Find out if you've got any practical money smarts
By Dian Vujovich
One of the amazing things about money is that there are always lessons to be learned about it. Always. No matter what our age, how long we live, the condition of our health or whether we have enough, not enough or an over abundance of this stuff that’s basically only a medium of exchange.
In The Washington Post online today (April, 12, 2012) was a 12-question financial literacy quiz. So, in the spirit of Financial Literacy month, I thought sharing some of the questions might be a great way to check your everyday-living financial literacy smarts. Below are eight of the questions:
1.Inflation can cause difficulty in many ways. Which group would have the greatest problem during periods of high inflation that last several years?
A. Older, working couples saving for retirement.
B. Older people living on fixed retirement income.
C. Young couples with no children who both work.
D. Young working couples with children.
2.Which of the following is true about sales taxes?
A. The national sales tax percentage rate is 6%
B. The federal government will deduct it from your paycheck.
C. You don’t have to pay the tax if your income is very low.
D. It makes things more expensive for you to buy.
3.Which of the following types of investment would best protect the purchasing power of a family’s savings in the event of a sudden increase in inflation?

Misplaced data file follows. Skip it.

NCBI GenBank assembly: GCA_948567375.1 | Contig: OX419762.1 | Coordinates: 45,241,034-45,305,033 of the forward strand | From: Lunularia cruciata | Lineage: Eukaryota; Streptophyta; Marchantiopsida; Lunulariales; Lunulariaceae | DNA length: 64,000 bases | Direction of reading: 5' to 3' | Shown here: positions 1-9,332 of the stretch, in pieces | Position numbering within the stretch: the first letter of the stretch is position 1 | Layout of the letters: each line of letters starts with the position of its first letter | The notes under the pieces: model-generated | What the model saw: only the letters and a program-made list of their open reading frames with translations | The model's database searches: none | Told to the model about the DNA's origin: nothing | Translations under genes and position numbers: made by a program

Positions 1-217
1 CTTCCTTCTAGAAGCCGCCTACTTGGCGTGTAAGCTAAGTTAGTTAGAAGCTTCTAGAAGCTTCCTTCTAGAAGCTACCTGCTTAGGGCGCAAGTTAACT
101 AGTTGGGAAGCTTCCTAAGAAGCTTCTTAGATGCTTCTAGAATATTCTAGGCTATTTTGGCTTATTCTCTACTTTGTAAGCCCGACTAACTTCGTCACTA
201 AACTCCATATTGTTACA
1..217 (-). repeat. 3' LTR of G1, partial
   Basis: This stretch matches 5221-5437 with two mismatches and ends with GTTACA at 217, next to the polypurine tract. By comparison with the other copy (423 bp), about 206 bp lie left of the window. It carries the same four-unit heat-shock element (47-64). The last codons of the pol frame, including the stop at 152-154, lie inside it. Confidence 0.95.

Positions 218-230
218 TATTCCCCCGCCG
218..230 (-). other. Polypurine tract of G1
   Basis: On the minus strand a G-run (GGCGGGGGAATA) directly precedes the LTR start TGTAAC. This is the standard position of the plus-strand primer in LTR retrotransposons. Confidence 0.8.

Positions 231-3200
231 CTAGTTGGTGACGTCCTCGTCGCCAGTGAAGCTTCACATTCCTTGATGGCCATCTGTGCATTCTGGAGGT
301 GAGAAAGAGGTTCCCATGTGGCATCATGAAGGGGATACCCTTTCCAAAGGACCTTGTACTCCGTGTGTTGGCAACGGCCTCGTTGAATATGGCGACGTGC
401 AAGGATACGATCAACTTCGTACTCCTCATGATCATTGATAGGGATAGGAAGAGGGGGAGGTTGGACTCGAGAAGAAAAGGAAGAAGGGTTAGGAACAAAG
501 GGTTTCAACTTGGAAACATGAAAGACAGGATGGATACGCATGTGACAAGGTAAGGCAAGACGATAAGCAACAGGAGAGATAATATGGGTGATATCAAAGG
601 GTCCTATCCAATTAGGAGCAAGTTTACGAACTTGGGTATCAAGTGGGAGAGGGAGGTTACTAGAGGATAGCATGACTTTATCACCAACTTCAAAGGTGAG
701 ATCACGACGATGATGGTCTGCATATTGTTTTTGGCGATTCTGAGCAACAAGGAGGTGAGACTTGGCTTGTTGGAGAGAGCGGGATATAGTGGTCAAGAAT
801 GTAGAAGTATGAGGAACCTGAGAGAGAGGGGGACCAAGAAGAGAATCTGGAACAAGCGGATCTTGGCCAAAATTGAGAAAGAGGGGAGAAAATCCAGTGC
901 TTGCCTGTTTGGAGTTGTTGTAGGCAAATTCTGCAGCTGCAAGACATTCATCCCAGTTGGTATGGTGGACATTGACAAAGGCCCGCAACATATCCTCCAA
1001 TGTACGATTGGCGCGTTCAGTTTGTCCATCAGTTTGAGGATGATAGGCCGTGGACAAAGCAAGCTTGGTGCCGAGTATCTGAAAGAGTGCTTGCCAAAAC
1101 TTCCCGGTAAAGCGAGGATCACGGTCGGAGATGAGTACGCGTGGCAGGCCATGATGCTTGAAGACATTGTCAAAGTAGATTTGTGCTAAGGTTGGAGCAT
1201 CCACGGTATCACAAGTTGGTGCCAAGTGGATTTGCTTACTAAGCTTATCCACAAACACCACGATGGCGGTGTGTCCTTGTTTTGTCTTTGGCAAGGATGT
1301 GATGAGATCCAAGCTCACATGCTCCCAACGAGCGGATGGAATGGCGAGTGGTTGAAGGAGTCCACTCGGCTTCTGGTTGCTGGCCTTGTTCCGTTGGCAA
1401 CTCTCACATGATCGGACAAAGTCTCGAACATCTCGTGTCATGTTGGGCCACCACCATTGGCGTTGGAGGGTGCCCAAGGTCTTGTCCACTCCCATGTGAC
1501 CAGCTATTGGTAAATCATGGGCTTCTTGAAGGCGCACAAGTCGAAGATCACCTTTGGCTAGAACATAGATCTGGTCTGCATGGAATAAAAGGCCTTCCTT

A. A 10-year bond issued by a corporation
B. A certificate of deposit at a bank
C .A 25-year corporate bond
D. A house financed with a fixed-rate mortgage.
4.Which of the following statements best describes your right to check your credit history for accuracy?
A. Your credit record can be checked once a year for free.
B. You cannot see your credit record.
C. All credit records are the property of the U.S. Government and access is only available to the FBI and Lenders.
D. You can only check your record for free if you are turned down for credit based on a credit report.
5.Your take-home pay from your job is less than the total amount you earn. Which of the following best describes what is taken out of your total pay?
A. Social security and Medicare contributions
B. Federal income tax, property tax, and Medicare and social security contributions
C. Federal income tax, social security and Medicare contributions
D. Federal income tax, sales tax, and social security contribution
6.David just found a job with take-home pay of $2,000 per month. He must pay $900 for rent and $150 for groceries each month. He also spends $250 per month on transportation. If he budgets $100 each month for clothing, $200 for restaurants and $250 for everything else, how long will it take him to accumulate savings of $600?
A. 1 month
B. 2 months
D. 4 months
7.Sara and Joshua just had a baby. They received money as baby gifts and want to put it away for the baby’s education. Which of the following tends to have the highest growth over periods of time as long as 18 years?
A. A checking account
B. A savings account
C. A U.S. Government savings bond
8.If your credit card is stolen and the thief runs up a total debt of $1,000, but you notify the issuer of the card as soon as you discover it is missing, what is the maximum amount that you can be forced to pay according to Federal law?
The answers: 1: B; 2: D; 3:D; 4: A; 5:C; 6:D; 7: D; and 8:B.
Find all the questions and answers at: http://tinyurl.com/73klb6m
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